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Public health funding cuts criticised as cases of gonorrhoea and syphilis rise

Public health funding cuts criticised as cases of gonorrhoea and syphilis rise

Public health experts have called for more investment into sexual health services after figures showed concerning rises in gonorrhoea and syphilis in England.

Figures from the UK Health Security Agency showed a 4.7% overall rise in sexually transmitted infections (STI) in 2023 to 401,800 compared with 383,789 the previous year.

But gonorrhoea cases increased 7.5% to 85,223 diagnoses last year and infectious syphilis increased by 9.4% to 9,513, the figures showed. It was the largest ever recorded number of cases for both infections.

The biggest increase in syphilis diagnoses was seen in heterosexual men and women with a rise of almost 22% on the previous year.

Chlamydia diagnoses remained relatively steady, the UKHSA annual report said.

It follows reports from European health officials of troubling rises in STIs across the continent where surges in gonorrhoea and syphilis had also been seen.

in November, the Joint Committee on Vaccination and Immunisation (JCVI) recommended UK vaccination programmes for prevention of both gonorrhoea and mpox. 

Dr Hamish Mohammed, consultant epidemiologist at UKHSA, said: ‘STIs can have a major impact on your health regardless of your age, gender or sexual orientation.

‘The best way to reduce your risk of an infection is to use a condom consistently and correctly with new or casual partners.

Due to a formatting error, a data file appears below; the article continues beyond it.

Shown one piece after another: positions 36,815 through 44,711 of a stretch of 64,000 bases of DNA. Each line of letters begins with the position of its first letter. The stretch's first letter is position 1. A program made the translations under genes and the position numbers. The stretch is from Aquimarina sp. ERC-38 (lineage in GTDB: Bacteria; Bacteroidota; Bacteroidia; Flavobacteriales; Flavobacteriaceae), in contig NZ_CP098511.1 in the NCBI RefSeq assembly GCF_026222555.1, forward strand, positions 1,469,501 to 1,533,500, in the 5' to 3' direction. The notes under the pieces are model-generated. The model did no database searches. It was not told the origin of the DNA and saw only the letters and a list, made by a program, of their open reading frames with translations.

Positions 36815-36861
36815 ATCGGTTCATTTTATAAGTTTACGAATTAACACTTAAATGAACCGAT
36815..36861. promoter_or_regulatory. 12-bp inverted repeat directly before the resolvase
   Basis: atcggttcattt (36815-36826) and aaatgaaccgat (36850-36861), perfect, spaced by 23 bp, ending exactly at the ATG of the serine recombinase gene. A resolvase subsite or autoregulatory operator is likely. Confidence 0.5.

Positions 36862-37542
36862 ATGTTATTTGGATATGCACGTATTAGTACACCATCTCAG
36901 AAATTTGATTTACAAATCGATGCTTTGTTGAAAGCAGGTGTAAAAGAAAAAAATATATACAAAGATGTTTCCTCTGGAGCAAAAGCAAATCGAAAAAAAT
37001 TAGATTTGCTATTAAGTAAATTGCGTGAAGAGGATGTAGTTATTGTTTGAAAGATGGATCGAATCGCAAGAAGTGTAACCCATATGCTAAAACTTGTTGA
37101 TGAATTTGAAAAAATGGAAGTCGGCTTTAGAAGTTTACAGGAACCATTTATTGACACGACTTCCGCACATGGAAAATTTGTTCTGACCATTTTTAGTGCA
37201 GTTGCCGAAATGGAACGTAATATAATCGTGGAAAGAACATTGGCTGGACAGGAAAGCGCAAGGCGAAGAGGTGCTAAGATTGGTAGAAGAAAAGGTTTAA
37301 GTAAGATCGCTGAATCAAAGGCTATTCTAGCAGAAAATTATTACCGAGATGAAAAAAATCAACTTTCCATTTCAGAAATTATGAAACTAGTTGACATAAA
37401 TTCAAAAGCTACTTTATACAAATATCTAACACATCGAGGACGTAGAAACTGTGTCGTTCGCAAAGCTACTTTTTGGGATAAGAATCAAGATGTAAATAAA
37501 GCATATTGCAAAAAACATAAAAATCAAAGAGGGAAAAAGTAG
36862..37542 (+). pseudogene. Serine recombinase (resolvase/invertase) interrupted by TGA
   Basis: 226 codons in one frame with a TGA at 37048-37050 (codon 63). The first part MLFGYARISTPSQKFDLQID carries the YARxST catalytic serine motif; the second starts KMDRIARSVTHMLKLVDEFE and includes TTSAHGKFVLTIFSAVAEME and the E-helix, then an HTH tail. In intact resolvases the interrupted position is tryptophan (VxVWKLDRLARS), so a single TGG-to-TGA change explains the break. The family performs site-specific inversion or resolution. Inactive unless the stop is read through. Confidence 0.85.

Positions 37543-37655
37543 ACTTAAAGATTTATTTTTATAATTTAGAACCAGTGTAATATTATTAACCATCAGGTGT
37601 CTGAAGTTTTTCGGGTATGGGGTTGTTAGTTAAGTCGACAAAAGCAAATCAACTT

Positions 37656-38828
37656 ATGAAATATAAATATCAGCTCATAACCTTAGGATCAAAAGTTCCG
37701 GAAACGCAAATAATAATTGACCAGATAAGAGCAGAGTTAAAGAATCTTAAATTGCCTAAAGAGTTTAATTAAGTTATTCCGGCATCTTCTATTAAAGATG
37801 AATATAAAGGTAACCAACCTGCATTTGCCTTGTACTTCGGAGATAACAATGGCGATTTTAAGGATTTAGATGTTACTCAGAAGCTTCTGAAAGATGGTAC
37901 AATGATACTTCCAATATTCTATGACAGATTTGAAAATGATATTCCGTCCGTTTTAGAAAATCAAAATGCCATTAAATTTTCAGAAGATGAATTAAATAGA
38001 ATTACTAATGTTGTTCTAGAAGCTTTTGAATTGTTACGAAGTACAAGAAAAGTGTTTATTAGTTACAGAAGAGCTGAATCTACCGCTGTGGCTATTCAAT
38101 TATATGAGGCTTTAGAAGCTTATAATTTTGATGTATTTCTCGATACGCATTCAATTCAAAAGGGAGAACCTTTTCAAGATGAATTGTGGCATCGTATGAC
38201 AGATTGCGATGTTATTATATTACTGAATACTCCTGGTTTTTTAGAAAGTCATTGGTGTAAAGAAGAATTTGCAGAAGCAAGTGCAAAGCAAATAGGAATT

‘The NHS provides free, confidential STI testing to detect any potential infections and prevent you passing them on to others.’

Alice Wiseman, vice president of the Association of Directors of Public Health, said the Public Health Grant, which funds local sexual health services, had been subject to cuts of over a quarter on a real-terms per person basis over the past decade.

‘At the same time, we are seeing demand for sexual health services at an all time high, and rates of STIs increasing.

‘Investment in public health is key to improving the health of the UK.

‘Whoever forms the next Government must address this issue as a matter of urgency or we will just continue to see rates rise – it is simply unsustainable.’

Professor Matt Phillips, president of the British Association for Sexual Health and HIV, said: ‘Levels of both gonorrhoea and syphilis continue to rise which is a real concern to sexual health experts.

‘Both infections require expert management in specific clinics, and it is of paramount importance that access to clinics and the experts there is quick and easy for anyone needing care.

‘There have been significant cuts across England to the Public Health Grant which local authorities use to pay for sexual health services in their areas, and it will be vital to see increased funding to clinics to enable them to support their users well.’


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Please note, only GPs are permitted to add comments to articles

David Church 9 June, 2024 9:09 am

Yet another clear example of how capitalism ignores and contradicts to our disadvantage the scientifically proven fact that caring about others reduces the risk of catching something nasty for an individual. Man is not an island, and must reject the Tory rhetoric that he is.